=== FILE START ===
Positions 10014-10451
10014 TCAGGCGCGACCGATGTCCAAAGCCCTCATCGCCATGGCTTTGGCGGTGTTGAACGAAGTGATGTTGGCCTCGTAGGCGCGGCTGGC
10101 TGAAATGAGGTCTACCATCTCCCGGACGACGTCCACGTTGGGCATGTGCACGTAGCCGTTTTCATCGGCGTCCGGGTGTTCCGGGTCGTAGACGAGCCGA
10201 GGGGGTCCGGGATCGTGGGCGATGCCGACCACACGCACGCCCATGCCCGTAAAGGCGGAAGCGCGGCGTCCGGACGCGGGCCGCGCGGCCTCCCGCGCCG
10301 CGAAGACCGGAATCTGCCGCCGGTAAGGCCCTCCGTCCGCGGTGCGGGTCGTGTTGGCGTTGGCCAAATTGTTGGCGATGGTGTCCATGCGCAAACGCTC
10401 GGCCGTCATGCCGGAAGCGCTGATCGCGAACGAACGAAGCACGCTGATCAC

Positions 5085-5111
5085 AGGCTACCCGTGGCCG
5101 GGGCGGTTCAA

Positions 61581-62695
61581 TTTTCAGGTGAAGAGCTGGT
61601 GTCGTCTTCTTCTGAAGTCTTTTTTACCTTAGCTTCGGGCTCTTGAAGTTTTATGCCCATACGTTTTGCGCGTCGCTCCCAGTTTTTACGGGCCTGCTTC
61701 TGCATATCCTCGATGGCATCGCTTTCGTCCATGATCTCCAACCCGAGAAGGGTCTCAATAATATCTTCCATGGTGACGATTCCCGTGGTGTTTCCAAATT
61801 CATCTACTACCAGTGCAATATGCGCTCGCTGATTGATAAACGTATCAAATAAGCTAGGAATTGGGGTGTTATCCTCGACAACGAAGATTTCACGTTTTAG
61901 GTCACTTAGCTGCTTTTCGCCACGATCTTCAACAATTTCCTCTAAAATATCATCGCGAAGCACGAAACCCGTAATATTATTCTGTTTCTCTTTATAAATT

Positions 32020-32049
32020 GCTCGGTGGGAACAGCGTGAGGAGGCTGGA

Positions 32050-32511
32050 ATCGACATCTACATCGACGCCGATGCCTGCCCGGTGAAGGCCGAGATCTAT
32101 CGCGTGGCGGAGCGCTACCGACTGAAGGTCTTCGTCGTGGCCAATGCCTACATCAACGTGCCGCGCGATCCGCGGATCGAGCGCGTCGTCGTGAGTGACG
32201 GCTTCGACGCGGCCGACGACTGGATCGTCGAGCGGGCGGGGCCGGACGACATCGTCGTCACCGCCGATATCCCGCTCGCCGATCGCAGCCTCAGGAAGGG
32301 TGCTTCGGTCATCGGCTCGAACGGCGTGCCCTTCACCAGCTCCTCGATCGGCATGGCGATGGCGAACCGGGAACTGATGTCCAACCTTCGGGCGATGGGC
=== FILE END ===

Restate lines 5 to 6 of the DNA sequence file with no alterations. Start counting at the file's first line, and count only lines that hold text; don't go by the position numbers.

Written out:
10301 CGAAGACCGGAATCTGCCGCCGGTAAGGCCCTCCGTCCGCGGTGCGGGTCGTGTTGGCGTTGGCCAAATTGTTGGCGATGGTGTCCATGCGCAAACGCTC
10401 GGCCGTCATGCCGGAAGCGCTGATCGCGAACGAACGAAGCACGCTGATCAC